Windows Phone Tip: Use the Keyboard Faster

Posted on June 4, 2015 by Russell Smith in Mobile with 0 Comments

The Windows Phone 8.1 keyboard may have lost the honor of being the world’s fastest, which is now apparently held by third-party Android app Flesky where a user was able to break the world record for typing a 126-letter sentence a quarter of a second faster than a previous record attempt using Windows Phone. With that said, there are some tricks that can help you type faster even if they won’t help get you into the Guinness Book of World Records.

Word Flow

Introduced in Windows Phone 8, Word Flow predicts the next word in a sentence to save you from having to type it. From a review of 2.5 billion English words, including slang and words from popular culture, and then whittled down to 600,000 words to save on storage space, Word Flow learns your writing style to improve word predictions.

A custom dictionary allows you to add common words you use that are not included in the built-in dictionary. Autocorrect also handles adding apostrophes, as well as capitalizing the first letter of sentences and proper nouns.


Shape Writing

New to Windows Phone 8.1, Shape Writing allows you to move a finger around the keyboard, instead of pressing individual keys. Working in conjunction with Word Flow, Shape Writing can help you to type faster once you’ve gotten used to it.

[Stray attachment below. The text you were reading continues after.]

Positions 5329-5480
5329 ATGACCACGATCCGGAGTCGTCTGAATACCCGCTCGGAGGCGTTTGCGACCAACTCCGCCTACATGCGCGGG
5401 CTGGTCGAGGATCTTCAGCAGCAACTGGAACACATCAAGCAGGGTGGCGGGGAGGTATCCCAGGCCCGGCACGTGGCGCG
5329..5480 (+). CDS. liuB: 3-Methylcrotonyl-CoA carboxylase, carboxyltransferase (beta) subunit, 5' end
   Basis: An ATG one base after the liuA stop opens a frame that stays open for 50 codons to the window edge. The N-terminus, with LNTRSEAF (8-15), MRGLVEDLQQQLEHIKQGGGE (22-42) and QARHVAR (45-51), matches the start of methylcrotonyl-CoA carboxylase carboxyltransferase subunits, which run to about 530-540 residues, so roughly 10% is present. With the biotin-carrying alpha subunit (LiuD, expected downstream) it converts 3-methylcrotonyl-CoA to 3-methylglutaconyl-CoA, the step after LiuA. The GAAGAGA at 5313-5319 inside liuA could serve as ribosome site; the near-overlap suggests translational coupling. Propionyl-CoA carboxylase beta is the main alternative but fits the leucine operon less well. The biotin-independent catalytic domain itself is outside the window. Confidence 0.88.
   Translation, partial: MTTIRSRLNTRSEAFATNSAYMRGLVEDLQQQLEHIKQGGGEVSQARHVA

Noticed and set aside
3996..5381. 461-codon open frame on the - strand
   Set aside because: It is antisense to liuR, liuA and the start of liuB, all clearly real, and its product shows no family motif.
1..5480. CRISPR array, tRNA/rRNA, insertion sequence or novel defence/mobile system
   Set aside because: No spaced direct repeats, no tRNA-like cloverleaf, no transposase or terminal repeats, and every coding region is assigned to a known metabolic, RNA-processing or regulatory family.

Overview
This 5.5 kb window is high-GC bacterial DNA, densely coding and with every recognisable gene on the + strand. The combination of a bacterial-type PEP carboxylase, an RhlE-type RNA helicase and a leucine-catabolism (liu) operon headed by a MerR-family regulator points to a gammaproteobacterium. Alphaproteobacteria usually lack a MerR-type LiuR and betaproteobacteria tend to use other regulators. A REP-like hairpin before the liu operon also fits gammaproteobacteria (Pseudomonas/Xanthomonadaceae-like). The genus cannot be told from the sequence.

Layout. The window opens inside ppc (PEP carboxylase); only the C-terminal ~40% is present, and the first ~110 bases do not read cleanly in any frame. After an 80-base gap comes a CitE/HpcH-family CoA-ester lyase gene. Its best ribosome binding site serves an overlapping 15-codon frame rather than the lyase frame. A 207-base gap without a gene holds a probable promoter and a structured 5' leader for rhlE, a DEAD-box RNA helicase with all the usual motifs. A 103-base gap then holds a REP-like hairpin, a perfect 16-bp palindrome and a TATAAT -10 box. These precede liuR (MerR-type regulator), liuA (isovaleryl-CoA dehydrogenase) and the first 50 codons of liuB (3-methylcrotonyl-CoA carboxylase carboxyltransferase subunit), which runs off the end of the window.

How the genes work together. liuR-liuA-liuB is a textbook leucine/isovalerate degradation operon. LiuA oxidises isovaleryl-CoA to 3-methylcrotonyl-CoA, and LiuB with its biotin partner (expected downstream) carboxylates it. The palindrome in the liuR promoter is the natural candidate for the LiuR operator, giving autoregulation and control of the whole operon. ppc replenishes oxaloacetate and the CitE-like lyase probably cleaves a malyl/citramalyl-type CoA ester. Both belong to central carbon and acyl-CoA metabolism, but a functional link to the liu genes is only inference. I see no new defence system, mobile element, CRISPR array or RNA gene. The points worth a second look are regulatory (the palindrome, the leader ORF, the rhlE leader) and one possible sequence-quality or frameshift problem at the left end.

Windows Phone Tip: Use the Keyboard Faster

Child keys on the Windows Phone 8.1 keyboard (Image Credit: Russell Smith)

Double Space for a Period

The period key is adjacent to the spacebar, so this tip may seem barely worthwhile, but anything that saves moving the position of your hand over the keyboard saves time. Double tap the spacebar quickly at the end of the sentence to add a full stop.

Swipe Instead of Switching

This is one of my favorite tricks. Instead of switching to a different keyboard view to type a number or special character, hold down the numbers key in the bottom left corner and swipe your finger to the number or special character you’d like to add. This saves you from manually having to switch back to alpha view. You can do the same when adding punctuation, or when typing a URL hold the .com button to the left of the spacebar and swipe to .com, .org, .edu or .net.


Need to type a whole word or sentence using capital letters? There’s no dedicated CAPS LOCK button on the keyboard, but you can press and hold, or double tap the SHIFT button to activate CAPS LOCK.

Child Keys

Holding down some letters will expand your options to include various accented forms of the same character. This doesn’t work with all languages, but on the English (UK) keyboard, some letters have this option. For example, the e in café.


Change the Case of Words after Typing

Last but not least, I think this is my favorite shortcut. If you’re editing a message or document, words get moved around after you’ve typed them, and maybe you need to capitalize the first letter of a word or vice versa, or capitalize an entire word or make it lowercase. Rather than fiddling around trying to edit individual letters, select a word by double tapping it, and then press SHIFT to toggle between uppercase, lowercase, capitalized first letter, and lowercase first letter.



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